This is one of the only poems I've ever written. I wrote it for an English class over 20 years ago when I was a senior in high school.
Yes, it represents adolescent angst. And the collision of a culturally established, conservative Southern Baptist ethos with a perhaps too-early-exposure to Kierkegaard and C. S. Lewis. And an intense dislike of televangelists (I'm still not a fan).
Plus, I think it's more ominous (and perhaps even vengeful?) than my theological leanings now embrace (at least on good days).
Let's just say it doesn't fully represent my current faith.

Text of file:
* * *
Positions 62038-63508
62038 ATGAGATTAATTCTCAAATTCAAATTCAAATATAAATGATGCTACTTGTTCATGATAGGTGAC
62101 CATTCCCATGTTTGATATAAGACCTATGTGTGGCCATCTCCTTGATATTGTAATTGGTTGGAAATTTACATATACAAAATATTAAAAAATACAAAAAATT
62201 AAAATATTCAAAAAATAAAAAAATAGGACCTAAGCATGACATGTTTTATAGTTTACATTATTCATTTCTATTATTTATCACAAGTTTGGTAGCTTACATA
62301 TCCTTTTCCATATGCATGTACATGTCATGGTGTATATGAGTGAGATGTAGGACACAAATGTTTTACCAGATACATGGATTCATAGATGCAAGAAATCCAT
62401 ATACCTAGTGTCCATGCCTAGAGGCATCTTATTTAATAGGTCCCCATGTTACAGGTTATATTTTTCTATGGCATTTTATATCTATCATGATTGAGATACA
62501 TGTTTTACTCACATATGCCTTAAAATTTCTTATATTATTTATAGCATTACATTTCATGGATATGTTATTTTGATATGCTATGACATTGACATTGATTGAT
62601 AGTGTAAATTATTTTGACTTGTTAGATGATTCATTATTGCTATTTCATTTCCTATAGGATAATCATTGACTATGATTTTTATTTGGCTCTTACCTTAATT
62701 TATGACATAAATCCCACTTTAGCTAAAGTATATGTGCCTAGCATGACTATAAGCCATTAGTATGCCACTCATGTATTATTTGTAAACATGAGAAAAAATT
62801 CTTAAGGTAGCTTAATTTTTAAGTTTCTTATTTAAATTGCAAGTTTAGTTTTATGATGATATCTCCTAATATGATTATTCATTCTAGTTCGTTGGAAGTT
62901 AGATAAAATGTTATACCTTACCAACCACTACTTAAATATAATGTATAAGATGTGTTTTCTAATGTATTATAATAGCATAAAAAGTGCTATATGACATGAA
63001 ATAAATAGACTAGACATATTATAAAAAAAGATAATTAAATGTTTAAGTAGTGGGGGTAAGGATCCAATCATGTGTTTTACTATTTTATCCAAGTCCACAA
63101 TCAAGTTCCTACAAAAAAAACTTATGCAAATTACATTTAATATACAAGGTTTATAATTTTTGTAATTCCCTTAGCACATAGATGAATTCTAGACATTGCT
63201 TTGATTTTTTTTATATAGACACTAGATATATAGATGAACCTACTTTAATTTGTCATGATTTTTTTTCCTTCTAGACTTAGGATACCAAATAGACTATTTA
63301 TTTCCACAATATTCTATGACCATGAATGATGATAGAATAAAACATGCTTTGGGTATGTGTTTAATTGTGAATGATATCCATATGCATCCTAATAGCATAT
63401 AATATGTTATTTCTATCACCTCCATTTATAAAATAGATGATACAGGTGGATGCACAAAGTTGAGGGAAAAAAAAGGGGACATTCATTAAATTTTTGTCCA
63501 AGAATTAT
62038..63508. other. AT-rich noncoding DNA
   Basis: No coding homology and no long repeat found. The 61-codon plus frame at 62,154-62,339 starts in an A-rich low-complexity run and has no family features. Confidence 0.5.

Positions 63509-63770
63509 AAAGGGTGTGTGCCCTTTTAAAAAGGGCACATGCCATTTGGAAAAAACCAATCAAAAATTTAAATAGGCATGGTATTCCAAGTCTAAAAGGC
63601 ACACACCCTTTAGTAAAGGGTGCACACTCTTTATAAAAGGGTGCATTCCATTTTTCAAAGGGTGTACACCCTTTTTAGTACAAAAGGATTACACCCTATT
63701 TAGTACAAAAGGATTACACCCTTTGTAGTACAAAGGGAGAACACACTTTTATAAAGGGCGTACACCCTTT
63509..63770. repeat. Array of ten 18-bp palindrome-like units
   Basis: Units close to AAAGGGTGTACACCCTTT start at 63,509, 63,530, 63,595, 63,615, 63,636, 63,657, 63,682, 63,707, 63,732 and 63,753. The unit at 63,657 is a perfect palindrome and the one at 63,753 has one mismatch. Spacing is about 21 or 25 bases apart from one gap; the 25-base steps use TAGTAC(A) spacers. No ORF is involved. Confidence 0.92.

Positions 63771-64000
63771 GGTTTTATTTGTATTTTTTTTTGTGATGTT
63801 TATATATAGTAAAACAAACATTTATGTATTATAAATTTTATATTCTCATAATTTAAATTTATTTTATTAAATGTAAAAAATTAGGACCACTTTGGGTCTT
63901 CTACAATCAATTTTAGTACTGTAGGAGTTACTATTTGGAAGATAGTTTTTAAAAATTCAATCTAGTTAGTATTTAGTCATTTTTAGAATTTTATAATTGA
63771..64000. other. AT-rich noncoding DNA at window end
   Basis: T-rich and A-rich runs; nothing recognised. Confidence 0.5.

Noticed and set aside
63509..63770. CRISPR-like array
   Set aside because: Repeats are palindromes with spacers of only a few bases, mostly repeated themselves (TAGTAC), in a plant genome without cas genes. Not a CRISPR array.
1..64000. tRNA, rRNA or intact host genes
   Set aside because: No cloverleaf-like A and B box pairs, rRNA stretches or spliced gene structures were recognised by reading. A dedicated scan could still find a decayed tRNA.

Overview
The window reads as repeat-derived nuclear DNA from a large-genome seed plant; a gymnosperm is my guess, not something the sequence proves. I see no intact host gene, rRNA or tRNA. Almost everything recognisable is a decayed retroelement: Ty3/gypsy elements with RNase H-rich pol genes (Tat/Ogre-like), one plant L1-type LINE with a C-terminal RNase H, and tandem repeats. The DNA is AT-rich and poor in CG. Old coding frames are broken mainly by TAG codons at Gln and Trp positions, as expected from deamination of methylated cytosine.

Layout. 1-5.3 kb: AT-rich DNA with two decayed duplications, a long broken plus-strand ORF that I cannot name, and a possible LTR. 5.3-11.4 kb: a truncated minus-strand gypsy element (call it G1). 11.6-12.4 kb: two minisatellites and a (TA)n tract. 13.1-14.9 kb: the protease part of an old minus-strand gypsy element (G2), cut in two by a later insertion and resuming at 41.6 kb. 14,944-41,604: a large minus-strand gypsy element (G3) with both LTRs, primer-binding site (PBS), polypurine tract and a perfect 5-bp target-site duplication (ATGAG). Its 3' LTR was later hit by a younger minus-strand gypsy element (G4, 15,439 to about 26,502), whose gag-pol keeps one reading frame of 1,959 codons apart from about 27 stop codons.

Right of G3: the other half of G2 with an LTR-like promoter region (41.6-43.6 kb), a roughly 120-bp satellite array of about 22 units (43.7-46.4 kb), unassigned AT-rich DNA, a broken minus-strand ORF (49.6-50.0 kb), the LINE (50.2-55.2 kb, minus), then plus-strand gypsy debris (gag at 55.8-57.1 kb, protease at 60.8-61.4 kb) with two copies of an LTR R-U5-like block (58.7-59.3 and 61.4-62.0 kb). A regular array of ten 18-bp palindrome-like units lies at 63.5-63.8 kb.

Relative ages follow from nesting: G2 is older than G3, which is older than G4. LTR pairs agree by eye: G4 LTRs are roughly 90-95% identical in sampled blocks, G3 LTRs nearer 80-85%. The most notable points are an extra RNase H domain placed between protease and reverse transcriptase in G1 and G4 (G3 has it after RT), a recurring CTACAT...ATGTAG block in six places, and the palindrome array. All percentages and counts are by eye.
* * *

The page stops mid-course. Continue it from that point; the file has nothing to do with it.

And yet, there's something about this poem that I can't fully escape, even after all of these year.
The Certain Change of Seasons
Oh the sun shifts simmering
rays of sunlight down into the green
grass of springtime
as surely as if winter never always comes.
Counterfeit Christ the conservative screams
a million dreams from the t.v. screen
while unheeded pounds the sound of distant drums
While winter hangs stiff and bleeding
from a hard wood cross,
cries of, "My God, my God,
why don't you forsake us?" are
reeling and spilling
and clanging and jingling
through the cold black holes
of our pockets.